The Motion Picture

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Details At A Glance

Category Anime Character Bios
DVD Credits
Menu Audio and Animation
Scene Selection Audio and Animation
Slide Show
Theatrical Trailers (3)
Trailers (12)
Web Link
Year Released 1995 Japanese
1998 English
Running Time
66:03 minutes
(not 76 minutes as stated on packaging) 
RSDL/Flipper No/No
Cast & Crew
Start Up Menu
Region 1,2,3,4,5,6 Director Hiroshi Watanabe
ADV Films
Siren Entertainment
Case Amaray
RPI $34.95 Music Takayuki Hattori

Pan & Scan/Full Frame None English (Dolby Digital 2.0, 192Kb/s)
Japanese (Dolby Digital 2.0, 192Kb/s)
Widescreen Aspect Ratio 1.80:1
16x9 Enhancement
Original Aspect Ratio ?1.85:1
Macrovision ? Smoking No
Subtitles English
Annoying Product Placement No
Action In or After Credits No

Plot Synopsis

    Every so often, there is something just so utterly silly that makes its way into your DVD player that you have to love it. More often than not, it is likely to be an anime title. Slayers-The Motion Picture is, I am afraid, one of those occasions. This is just plain silly, but you simply have to enjoy the ride that ensues. It makes no sense whatsoever but really, who cares?

    Lina Inverse is a sorceress of great power - and small breasts. Now this is mentioned for the very good reason that just about every opportunity is taken during the film to remind you of this fact. Nagha the Serpent is also a sorceress of great power - and huge breasts. This is mentioned for the very good reason that just about every opportunity is again taken during the film to remind you of this fact. Nagha is a sidekick of sorts to Lina, and after a run-in of sorts with some sadly underpowered brigands, they travel to the legendary island of Mipross to indulge in the unrivalled hot springs on the island. Getting to the island is no mean feat, since for most of the year it is shrouded by an impenetrable mist. This is a special little island, and we find out how special almost immediately when Lina and Nagha get involved in some rather silly little fights, but eventually end up hired to rid the island of the evil that shrouds it - courtesy of what seems to be some sort of cross between Kermit The Frog and a Kimodo Dragon. This is a real demon and we learn the dreadful secret of Mipross Island, a demon that Lina and Nagha are to expunge from the island forever in a little bout of time travel.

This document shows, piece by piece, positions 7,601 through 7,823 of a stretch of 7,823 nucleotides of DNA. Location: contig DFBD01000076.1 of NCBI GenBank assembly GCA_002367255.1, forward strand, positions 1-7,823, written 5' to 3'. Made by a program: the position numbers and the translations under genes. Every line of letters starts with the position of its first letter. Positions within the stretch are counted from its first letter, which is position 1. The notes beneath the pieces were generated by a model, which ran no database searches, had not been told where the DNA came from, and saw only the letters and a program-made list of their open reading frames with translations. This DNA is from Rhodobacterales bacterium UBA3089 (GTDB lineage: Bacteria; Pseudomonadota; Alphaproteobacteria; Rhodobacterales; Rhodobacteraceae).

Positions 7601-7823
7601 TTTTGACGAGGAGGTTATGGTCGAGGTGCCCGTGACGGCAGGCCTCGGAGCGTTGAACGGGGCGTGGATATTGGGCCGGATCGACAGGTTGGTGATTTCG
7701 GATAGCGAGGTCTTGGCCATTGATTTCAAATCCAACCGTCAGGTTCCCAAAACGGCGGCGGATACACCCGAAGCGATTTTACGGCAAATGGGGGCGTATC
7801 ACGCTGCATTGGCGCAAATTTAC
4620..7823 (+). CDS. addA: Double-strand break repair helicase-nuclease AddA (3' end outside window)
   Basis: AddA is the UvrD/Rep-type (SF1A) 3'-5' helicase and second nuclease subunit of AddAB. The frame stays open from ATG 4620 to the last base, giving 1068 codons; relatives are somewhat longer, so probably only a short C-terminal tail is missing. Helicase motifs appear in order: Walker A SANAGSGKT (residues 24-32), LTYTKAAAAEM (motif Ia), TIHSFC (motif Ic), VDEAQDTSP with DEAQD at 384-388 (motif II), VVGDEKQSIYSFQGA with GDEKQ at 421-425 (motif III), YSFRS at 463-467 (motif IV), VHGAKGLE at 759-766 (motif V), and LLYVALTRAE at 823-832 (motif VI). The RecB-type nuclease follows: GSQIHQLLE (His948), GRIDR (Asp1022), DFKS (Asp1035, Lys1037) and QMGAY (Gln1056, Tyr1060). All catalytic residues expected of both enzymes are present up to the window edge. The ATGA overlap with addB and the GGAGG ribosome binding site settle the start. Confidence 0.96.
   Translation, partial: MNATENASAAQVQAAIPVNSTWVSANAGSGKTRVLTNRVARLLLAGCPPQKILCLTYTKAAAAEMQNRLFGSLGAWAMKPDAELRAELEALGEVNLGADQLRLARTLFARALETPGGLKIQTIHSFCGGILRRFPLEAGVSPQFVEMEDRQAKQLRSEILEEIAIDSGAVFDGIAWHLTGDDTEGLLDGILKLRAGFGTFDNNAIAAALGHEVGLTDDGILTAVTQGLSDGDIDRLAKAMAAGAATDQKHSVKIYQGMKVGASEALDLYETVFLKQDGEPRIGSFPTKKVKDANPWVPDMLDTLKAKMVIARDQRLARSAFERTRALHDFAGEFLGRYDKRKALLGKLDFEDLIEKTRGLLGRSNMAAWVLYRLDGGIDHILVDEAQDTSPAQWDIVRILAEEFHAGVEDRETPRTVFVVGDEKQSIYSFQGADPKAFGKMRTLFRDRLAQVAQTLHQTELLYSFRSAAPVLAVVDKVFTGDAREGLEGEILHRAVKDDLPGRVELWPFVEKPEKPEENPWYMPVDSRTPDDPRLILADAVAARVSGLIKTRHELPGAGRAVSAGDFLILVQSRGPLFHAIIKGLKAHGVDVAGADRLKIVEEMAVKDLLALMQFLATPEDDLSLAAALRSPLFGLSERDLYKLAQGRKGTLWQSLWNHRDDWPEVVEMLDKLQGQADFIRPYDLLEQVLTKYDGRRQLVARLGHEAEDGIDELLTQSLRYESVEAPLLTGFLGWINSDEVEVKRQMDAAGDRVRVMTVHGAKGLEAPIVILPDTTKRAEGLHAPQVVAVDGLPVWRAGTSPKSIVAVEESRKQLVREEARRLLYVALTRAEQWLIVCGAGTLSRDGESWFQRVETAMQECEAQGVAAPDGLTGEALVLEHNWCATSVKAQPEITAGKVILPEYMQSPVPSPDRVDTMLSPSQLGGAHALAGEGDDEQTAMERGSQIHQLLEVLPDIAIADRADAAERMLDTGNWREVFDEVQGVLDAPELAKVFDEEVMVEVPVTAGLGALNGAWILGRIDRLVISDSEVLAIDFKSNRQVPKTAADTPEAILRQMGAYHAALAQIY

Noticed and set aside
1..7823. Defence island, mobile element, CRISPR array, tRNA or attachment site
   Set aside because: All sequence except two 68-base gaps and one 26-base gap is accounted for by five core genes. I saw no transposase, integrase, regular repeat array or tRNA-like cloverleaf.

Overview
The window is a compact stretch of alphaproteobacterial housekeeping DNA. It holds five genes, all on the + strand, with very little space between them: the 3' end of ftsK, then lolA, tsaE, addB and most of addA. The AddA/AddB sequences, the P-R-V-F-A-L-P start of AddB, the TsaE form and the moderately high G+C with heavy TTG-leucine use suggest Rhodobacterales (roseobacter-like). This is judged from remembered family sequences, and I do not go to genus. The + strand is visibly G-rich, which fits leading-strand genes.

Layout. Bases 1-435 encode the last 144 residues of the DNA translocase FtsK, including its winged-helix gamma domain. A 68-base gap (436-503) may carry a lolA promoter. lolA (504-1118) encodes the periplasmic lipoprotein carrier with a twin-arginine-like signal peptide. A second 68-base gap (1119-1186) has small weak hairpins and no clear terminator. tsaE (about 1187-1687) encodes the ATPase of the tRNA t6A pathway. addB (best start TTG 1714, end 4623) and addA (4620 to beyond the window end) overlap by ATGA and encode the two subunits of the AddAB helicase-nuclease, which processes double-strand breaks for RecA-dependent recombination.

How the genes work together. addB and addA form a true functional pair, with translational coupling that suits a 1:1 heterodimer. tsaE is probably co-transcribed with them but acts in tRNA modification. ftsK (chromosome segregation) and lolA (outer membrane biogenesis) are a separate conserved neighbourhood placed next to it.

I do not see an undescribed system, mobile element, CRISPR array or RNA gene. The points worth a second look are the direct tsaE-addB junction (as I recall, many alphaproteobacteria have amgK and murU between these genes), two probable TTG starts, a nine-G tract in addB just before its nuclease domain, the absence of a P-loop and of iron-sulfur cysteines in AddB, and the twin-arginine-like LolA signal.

Yes, it really is that silly but sometimes we just need to be silly for an hour or so. If you want serious character development, you are sadly barking up the wrong piece of anime. If you want serious plot development, you are definitely barking up the wrong piece of anime. If you want some rather extreme animation with a fascination with a very scantily clad and huge-breasted woman, this is your piece of anime. Nagha makes Anna Nicole Smith look flat-chested, if that is at all possible. The two lead characters toss around some inane spells that keep the amusement level high, to go along with some really inane dialogue and some quite inane fight scenes. However, it is all done with sufficient tongue-in-cheek to ensure that we understand that this is supposed to be a piece of silly fun. It succeeds admirably.

    Whilst I am not certain that this is the sort of thing that I would want to return to on a regular basis, this is definitely a great piece of anime to pull out whenever you just feel like a bit of silliness. Watch this thing with your tongue firmly planted in your cheek and this will keep you amused. If you cannot do this, then perhaps this is best avoided.

Transfer Quality


    In general, the transfer is a pretty decent effort. Note however that it is an NTSC format disc and can only be viewed on display devices capable of playing the NTSC signal.

    The transfer is presented in an aspect ratio of 1.80:1 (measured) and it is not 16x9 enhanced.

    Despite this being a non-16x9 enhanced NTSC transfer, the overall transfer is in general quite decently sharp and well-defined throughout, although exhibiting the usual slight loss of definition due to the NTSC format. Shadow detail is pretty decent throughout. This is a very clear transfer and there are no problems at all with low level noise in the transfer.

    The colours are beautifully rendered, with nicely bright and vibrant colours on offer. Coupled with the good quality animation at times, this was a transfer that certainly grabs your attention. The very nice palette of colours on show are rendered without any hint of oversaturation nor colour bleed. Visually this is quite a stunning-looking transfer, especially considering that it is not 16x9 enhanced and is suffering from the inherently inferior resolution of NTSC. Whilst not quite the best that I have ever seen from this source, there is no doubt that ADV Films do an excellent job on their transfers in general.